2) $4.6 million increase in payments for dental services.
3) $2.1 million increase in payments for community-based pharmacies.
4) $11.9 million increase in payments for long term services and supports providers, who deliver personal care services for many of our state’s most vulnerable members, allowing them to stay in their homes, rather than being moved into a facility.
5) $650,000 increase for the Program of All-Inclusive Care for the Elderly (PACE)
6) $320,000 increase for assisted living facilities.
7) $800,000 for chronic and transitional care management services. Medicaid is adding payment for new codes that help support the costs of providers and their office staff for services to patients recently discharged from the hospital, and those with multiple chronic medical conditions. These payments will compensate providers for the growing administrative costs of caring for complex patients.
8) $2 million for topical fluoride varnish services for children.
9) $230,000 for the addition of supportive housing services.
The dollar amounts above reflect state and federal funds combined.
HSD’s Medicaid program intends these changes to be the first phase in a three-year plan designed to create fair, nationally benchmarked and annually adjusted provider rates, which can be easily adjusted each year depending on resources available within the state general fund.
“On behalf of New Mexico physicians, the New Mexico Medical Society thanks our governor, legislators and the Human Services Department for the significant increase in Medicaid reimbursement,” said Randy Marshall, executive director for the New Mexico Medical Society. “This remarkable accomplishment helps increase access for Medicaid patients, establishes a strong foundation for recruiting and retaining medical professionals in New Mexico, and highlights the administration’s support for physicians and their patients.”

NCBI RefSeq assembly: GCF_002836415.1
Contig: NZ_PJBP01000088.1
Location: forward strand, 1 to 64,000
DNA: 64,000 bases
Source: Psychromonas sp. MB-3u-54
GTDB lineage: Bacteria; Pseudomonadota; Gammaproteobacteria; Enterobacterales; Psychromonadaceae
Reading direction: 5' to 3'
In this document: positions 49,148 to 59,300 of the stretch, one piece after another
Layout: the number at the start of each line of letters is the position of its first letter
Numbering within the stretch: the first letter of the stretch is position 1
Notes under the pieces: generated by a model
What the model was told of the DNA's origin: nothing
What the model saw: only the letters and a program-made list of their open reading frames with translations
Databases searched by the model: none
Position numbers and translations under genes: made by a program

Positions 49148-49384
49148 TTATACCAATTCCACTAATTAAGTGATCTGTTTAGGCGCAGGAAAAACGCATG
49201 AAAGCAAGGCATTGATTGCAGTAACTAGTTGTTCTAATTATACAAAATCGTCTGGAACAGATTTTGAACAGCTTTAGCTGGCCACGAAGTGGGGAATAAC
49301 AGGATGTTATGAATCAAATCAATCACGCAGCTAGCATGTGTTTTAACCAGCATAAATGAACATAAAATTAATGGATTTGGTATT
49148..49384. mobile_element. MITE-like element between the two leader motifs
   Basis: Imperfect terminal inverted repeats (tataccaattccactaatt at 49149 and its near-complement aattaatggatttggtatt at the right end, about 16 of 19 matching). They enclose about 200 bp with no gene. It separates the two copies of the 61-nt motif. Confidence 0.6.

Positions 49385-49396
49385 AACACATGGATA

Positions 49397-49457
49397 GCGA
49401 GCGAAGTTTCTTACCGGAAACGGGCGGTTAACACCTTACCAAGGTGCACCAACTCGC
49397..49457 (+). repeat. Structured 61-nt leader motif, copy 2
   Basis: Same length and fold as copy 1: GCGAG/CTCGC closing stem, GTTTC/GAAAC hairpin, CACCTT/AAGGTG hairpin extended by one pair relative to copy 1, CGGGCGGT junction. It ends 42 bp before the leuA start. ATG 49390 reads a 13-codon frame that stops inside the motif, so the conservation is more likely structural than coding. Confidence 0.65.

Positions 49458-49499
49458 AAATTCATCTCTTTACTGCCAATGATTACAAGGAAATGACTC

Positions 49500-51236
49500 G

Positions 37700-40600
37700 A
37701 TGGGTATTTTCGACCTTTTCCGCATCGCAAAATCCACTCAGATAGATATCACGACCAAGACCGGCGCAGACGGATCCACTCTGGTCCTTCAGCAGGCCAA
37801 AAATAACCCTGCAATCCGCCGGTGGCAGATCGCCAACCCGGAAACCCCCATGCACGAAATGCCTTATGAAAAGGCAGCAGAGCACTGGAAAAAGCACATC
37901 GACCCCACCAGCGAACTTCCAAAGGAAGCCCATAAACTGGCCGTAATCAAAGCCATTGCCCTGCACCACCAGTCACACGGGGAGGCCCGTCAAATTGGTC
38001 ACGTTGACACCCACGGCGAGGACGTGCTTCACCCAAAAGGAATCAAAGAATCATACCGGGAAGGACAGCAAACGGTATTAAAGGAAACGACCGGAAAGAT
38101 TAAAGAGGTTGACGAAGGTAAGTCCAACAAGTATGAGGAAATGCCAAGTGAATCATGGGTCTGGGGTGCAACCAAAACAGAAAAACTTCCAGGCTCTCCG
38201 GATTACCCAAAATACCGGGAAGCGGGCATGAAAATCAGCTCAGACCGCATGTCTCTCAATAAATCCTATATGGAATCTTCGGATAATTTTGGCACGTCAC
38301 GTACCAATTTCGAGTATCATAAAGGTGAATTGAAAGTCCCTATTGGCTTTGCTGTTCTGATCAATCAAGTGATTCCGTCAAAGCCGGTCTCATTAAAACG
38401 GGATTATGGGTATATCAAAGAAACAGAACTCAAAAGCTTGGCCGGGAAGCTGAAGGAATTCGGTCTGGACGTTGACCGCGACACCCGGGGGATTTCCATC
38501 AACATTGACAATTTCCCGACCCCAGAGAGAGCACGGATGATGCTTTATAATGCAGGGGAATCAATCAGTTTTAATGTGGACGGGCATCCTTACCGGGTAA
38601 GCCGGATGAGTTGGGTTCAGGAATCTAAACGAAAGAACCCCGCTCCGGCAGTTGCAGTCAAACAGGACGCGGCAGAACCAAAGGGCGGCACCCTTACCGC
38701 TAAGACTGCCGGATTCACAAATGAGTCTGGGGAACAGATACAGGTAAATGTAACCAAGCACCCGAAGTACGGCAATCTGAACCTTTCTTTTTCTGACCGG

In addition, legislators approved and the governor signed bills supporting a hospital rate increase and a nursing facility surcharge in the 2019 legislative session. A separate public notice for the hospital rate increase will be issued soon, and work is in progress to establish the more complex nursing facility surcharge program early next year.
“The delivery of care services for our most vulnerable population is at a critical point because the cost of doing business keeps going up. Our biggest financial challenges are workforce issues: employee retention and training staff,” said Patsy Romero, CEO for Easterseals El Mirador an intermediate Care Facility for Individuals with Intellectual Disabilities is (ICF/IID) and a non-profit 501(c)(3) agency. “The rate increase will help ensure services are being delivered appropriately to meet the demands of our disabled residents.”
The administration plans a few additional increases for providers in October, including an increase in rates for the dental services offered by Federally Qualified Health Centers, as well as increasing the rates for FQHCs which have rates below the statewide mean. In addition, HSD will propose a plan for paying providers who present their Medicaid patients to specialists via Project ECHO.
In the notice released today, the Department of Human Services invites the public, including all providers, to view documents and make comments here.